When something like this happens, I can’t begin to imagine the pain it causes. It feels like your world has shattered. And like I said earlier- your friends are your world at this point- so when something like this goes down, your world as you know it does change. It should hurt and it should shake you to your core.  You feel alone. You feel uncertain. You feel isolated and lost and just like you have no one to turn to. You don’t know who to vent to, who to get ready with, who to go on an aimless Target run with, you kind of just feel like you are floundering.

 This is part of the twenties. It is not specific to the younger years. But I do think immaturity self-corrects around graduation and these bees buzz off or you can become more savvy to people you want in your hive. But not knowing where you fit in can happen at any point in your twenties, or let’s be honest, at any point period.

Feeling connected, fully accepted, appreciated, valued, respected, and loved is what we always want in our friendships.

 So what happens when we don’t have that? We keep looking. We get clear on the types of friendships we want. We put ourselves in situations where people like that spend their time. We open ourselves up and push ourselves to say hi to someone we don’t know, or go to a school thang by ourselves, or invite that cool girl from class to grab coffee.

 By practicing this in your early twenties, you learn skills that will serve you as you get older. By practicing this type of friendship resilience and selectiveness, you begin to create and cultivate a group of quality individuals.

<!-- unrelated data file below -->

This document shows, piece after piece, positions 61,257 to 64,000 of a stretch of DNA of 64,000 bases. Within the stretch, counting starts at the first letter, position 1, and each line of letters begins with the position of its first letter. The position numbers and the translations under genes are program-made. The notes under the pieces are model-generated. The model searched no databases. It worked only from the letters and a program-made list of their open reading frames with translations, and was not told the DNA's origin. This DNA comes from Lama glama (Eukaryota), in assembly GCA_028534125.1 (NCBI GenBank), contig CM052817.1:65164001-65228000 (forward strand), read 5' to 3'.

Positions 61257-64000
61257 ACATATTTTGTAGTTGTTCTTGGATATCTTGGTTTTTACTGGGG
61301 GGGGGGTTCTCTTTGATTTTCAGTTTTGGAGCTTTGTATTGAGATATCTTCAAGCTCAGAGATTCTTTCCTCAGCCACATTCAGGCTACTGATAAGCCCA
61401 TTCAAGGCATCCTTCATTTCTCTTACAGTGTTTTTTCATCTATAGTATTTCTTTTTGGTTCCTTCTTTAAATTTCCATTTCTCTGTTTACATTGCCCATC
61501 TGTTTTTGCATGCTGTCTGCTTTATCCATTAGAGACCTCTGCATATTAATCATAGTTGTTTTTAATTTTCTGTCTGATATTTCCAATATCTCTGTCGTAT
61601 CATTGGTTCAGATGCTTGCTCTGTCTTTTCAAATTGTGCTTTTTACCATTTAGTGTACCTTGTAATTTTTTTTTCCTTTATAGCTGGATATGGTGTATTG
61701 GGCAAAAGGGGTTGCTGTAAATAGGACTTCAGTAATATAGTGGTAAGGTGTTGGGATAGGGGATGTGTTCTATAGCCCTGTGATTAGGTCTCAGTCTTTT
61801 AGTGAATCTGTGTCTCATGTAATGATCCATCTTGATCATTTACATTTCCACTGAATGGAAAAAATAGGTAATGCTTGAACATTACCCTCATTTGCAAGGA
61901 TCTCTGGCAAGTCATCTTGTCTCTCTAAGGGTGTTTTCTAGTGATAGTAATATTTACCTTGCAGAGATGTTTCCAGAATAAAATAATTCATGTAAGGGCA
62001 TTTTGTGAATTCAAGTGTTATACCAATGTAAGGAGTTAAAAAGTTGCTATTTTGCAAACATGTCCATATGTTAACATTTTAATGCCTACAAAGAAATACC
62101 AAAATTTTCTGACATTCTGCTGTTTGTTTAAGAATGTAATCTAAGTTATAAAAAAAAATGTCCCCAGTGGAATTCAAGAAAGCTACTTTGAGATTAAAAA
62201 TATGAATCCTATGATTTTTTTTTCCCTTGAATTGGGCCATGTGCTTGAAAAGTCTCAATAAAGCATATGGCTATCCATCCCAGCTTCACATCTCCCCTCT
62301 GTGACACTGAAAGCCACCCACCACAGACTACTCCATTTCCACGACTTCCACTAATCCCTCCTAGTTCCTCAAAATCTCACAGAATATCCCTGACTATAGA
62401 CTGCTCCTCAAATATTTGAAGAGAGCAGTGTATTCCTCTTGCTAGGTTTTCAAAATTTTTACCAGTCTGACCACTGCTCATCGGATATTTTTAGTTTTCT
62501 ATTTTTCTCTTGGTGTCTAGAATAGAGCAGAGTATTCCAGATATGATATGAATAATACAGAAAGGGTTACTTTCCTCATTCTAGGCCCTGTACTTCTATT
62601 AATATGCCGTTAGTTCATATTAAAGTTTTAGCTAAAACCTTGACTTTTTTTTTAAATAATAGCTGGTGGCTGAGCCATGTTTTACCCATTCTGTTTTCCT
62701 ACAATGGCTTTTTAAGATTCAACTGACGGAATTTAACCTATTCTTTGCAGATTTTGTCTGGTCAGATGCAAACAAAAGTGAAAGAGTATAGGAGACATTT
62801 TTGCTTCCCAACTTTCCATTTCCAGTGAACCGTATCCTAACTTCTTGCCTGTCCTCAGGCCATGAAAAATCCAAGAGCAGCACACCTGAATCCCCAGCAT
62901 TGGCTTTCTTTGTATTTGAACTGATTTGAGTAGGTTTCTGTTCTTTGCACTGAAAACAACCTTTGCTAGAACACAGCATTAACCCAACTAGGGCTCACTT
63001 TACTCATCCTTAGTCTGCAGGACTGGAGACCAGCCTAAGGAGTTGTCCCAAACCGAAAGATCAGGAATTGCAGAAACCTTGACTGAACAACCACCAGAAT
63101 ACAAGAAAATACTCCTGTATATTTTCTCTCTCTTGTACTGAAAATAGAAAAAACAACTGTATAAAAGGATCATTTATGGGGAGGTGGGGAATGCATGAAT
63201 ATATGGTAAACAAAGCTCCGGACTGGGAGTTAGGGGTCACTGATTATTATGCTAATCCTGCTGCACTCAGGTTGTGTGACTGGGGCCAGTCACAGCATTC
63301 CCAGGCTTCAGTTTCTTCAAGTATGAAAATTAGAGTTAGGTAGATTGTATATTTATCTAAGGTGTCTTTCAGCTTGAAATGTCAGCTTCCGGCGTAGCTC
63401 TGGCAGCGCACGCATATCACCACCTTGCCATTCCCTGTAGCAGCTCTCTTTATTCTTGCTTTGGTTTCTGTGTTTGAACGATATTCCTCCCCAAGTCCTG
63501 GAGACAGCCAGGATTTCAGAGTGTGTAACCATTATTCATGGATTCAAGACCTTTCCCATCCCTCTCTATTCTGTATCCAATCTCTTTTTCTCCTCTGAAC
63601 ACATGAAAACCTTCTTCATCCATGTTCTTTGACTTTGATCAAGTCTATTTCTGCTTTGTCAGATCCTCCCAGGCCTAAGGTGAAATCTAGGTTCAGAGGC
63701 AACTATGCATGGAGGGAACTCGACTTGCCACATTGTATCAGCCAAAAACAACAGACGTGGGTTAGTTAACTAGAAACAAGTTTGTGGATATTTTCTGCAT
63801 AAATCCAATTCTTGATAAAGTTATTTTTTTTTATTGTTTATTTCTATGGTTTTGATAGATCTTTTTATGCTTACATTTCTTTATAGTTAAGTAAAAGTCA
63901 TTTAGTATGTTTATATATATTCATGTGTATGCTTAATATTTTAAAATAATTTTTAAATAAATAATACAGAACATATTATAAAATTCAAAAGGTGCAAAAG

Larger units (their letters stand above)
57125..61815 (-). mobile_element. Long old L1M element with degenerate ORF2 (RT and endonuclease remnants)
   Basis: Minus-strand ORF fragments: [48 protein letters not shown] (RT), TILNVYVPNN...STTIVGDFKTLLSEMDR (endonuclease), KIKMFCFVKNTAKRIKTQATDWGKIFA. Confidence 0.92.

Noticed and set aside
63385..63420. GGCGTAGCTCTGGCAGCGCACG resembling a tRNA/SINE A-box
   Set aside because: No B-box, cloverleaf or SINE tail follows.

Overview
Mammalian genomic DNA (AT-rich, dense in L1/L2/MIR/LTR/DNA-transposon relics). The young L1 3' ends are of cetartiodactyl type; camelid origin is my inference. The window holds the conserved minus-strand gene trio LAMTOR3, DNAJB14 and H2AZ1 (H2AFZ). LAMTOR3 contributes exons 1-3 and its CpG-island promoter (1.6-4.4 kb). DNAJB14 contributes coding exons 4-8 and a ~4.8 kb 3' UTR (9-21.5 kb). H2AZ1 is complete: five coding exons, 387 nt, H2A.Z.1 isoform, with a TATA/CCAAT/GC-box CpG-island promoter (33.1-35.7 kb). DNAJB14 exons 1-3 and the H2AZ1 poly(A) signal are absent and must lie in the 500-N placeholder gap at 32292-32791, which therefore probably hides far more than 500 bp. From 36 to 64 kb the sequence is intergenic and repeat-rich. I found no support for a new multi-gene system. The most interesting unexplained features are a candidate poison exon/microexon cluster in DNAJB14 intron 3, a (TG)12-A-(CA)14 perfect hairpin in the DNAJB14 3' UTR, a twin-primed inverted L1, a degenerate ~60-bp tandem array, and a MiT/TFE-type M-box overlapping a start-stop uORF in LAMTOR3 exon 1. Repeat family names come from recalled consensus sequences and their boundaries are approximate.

The Mid-Twenties

Congrats! You graduated! Unless you went straight into grad school, you are officially off the life path as you know it. Exciting right?! Terrifying? Absolutely. For some, you may have had a job lined up, an apartment to immediately decorate. For others, you didn’t have that same straight shot and you ended up back at your parents, trying to tell yourself you were living up funemployment. That’s fun until you need to buy something and when you realize that no one else can play on a Monday at 1pm. Or maybe you’re off in grad school and all your other friends are busy getting real jobs, expense accounts, and talking about 401ks. Umm, what’s that?

Regardless of where you’re at when you’re 24-26 years old, your setting is much different from college. You are not seeing your friends every day. Your schedule is busy- either with a 9-5 job, a 75 hour work week as your create a start up, or a week where time is meaningless until one of the jobs calls you back after turning in 284643 resumes.

And on top of having different work schedules, your friends are now spread out, some in different time zones. I mean that adds another layer of complexity to the weekly phone calls you used to have or dinners you used to make in your shared kitchen. 

For those of you that had or created friendships in college, you are now challenged and tested to see how you can maintain them. Life will throw all kinds of obstacles your way: distance, time zones, opposite work schedules, phones that don’t hold a good charge- you name it. You will have every reason in the books to let friendships fade.

 The thing to remember is how valuable your friendships are to you and to your friends. They are vital to your mental and emotional health and fun fact: a strong support system keeps you living longer. SO, they’re also vital to your vitality.